Latest Article Alert from Journal of Occupational Medicine and Toxicology

The latest articles from Journal of Occupational Medicine and Toxicology, published between 15-Sep-2012 and 29-Sep-2012

For articles which have only just been published, you will see a ‘provisional PDF’ corresponding to the accepted manuscript.
A fully formatted PDF and full text (HTML) version will be made available soon.

Research
Bronchial asthma and COPD due to irritants in the workplace –


Latest Article Alert from Particle and Fibre Toxicology

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Latest Article Alert from Environmental Health

The latest articles from Environmental Health, published between 15-Sep-2012 and 29-Sep-2012

For articles which have only just been published, you will see a ‘provisional PDF’ corresponding to the accepted manuscript.
A fully formatted PDF and full text (HTML) version will be made available soon.

Methodology
Studying the effectiveness of activated carbon R95 respirators in reducing the


Latest Article Alert from BMC Infectious Diseases

The latest articles from BMC Infectious Diseases, published between 30-Aug-2012 and 29-Sep-2012

For articles which have only just been published, you will see a ‘provisional PDF’ corresponding to the accepted manuscript.
A fully formatted PDF and full text (HTML) version will be made available soon.

Debate
Prevention of pneumococcal diseases in the post-seven valent vaccine era: A European


Latest Article Alert from BMC Medical Research Methodology

The latest articles from BMC Medical Research Methodology, published between 30-Aug-2012 and 29-Sep-2012

For articles which have only just been published, you will see a ‘provisional PDF’ corresponding to the accepted manuscript.
A fully formatted PDF and full text (HTML) version will be made available soon.

Debate
Scanning for satisfaction or digging for dismay? Comparing findings from a


Open Access discussion at Imperial Colledge London, 27th September

“On 27th September 2012 the Imperial College SciCommForum held a follow up discussion on open access to publicly funded research in response to the Finch Report and RCUK Policy.  

We were joined by Mark Thorley (NERC, RCUK) and Professor Stephen Curry (Imperial College) and Richard Van Noorden (Nature News) chaired the discussion. We had representatives from HEFCE, Wellcome Trust, RLUK, MRC, NIMR, Imperial College Library – and more – in the audience, and the discussion continued on Twitter under the hashtag #icoa.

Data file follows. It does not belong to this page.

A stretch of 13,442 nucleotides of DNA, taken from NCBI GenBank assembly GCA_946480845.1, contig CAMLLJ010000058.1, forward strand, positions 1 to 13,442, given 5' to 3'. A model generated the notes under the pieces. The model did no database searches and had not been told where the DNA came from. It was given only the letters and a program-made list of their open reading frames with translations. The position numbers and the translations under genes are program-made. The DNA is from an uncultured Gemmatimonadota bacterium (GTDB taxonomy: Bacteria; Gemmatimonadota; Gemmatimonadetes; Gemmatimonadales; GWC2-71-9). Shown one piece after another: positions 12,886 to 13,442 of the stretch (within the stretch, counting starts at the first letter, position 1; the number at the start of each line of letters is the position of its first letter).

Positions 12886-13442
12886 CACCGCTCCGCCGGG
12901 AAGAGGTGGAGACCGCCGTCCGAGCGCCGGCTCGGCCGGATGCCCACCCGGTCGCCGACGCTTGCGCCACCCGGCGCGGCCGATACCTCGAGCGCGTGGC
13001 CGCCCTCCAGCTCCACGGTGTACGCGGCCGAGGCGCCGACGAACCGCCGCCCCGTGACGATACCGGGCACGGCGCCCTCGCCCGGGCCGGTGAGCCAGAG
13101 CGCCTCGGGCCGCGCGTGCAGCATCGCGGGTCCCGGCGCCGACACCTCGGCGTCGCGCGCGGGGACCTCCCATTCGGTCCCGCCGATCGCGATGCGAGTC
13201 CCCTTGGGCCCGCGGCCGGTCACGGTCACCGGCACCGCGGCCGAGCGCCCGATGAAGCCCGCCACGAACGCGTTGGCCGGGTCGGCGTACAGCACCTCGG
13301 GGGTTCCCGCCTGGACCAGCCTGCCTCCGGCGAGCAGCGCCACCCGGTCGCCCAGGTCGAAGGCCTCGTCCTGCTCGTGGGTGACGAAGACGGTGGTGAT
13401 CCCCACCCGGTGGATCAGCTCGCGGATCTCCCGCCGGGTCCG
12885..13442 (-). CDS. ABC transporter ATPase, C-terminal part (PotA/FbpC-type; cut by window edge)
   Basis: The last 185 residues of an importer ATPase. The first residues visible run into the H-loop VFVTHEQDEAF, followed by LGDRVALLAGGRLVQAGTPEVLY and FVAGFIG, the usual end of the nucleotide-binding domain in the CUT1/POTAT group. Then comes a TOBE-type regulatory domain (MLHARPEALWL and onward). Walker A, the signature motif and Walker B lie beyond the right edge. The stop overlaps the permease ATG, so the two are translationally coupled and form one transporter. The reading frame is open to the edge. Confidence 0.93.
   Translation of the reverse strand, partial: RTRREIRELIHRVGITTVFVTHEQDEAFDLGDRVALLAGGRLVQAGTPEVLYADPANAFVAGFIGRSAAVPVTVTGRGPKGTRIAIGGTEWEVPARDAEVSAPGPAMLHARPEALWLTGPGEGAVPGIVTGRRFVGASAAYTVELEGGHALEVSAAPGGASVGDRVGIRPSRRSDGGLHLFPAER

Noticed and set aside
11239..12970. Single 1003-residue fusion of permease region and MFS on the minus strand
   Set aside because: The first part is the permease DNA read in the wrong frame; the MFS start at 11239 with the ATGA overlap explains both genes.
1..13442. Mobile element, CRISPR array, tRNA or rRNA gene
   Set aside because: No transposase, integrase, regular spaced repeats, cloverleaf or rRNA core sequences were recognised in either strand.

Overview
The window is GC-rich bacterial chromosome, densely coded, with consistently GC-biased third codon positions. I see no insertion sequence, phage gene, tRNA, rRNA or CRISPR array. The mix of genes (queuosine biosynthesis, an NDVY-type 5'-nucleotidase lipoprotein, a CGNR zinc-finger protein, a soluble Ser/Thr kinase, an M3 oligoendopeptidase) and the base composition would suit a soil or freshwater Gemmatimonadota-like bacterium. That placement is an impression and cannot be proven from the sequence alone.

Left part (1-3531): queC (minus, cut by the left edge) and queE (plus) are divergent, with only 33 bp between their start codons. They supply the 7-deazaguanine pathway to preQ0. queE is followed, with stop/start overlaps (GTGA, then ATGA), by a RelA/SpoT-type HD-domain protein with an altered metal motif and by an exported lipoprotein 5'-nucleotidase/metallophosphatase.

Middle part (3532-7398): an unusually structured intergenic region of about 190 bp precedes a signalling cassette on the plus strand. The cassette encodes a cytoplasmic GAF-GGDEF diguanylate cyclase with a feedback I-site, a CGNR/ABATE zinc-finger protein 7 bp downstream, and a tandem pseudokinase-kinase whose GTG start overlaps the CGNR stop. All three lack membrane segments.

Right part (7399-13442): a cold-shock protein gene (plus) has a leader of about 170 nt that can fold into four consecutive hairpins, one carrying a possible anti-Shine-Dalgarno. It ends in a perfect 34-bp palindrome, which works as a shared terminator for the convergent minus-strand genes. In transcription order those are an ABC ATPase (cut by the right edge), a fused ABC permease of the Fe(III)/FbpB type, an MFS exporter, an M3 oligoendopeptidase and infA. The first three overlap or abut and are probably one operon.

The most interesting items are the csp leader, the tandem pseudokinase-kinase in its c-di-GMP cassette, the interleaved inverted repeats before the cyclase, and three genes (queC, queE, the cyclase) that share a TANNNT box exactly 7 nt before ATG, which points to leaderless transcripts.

With thanks to Professor Stephen Webster (Imperial College) for funding. 

Twitter: @SciCommForum”

The audio of the discussion was uploaded yesterday and can be found here on figshare:- http://figshare.com/articles/Open_Access:_Going_for_Gold_/96158

Peter Suber: "The UK can do better…"


Mark Thorley wrote: “Stevan, …As an advocate of Open Access I would like to think that you appreciate the fact that the UK is leading the world here…”

Mark, no, the UK is no longer leading the world with its new Finch/RCUK/BIS OA policy.

It’s time to heed OA advocates that have been at this far longer than you, and fix the RCUK Policy:

Peter Suber: “The UK can do better. In fact, the RCUK can do better. Its 2006 policy was better than the new policy. It only needed to be enforced.”

The RCUK Policy is fixable. Indeed it can be made much better than the old RCUK policy. And the UK can once again take the worldwide lead in OA Policy:

I. Drop the 9 words that make the RCUK Policy say the opposite of what it means.

II. Adopt an effective compliance-verification mechanism for Green OA self-archiving:

(IIa) Deposit must be in the fundee’s institutional repository.
      (This makes each UK institution responsible for monitoring and verifying timely compliance.)
(IIb) All articles must be deposited immediately upon acceptance for publication.
      (Publisher embargoes apply only to the date on which the deposit is made OA.)
(IIc) Repository deposit must be designated the sole mechanism for submitting publications for UK research assessment (REF).
      (Articles’ deposit URL required in all requests for RCUK funding or renewal.)

It is still widely hoped that RCUK will act in a flexible, constructive way rather than a rigid, dogmatic one, in the face of the growing expression of the concerns of the research community and its OA advocates, in the UK and worldwide, about the ambiguity and the potential for perverse effects of the new RCUK OA Policy.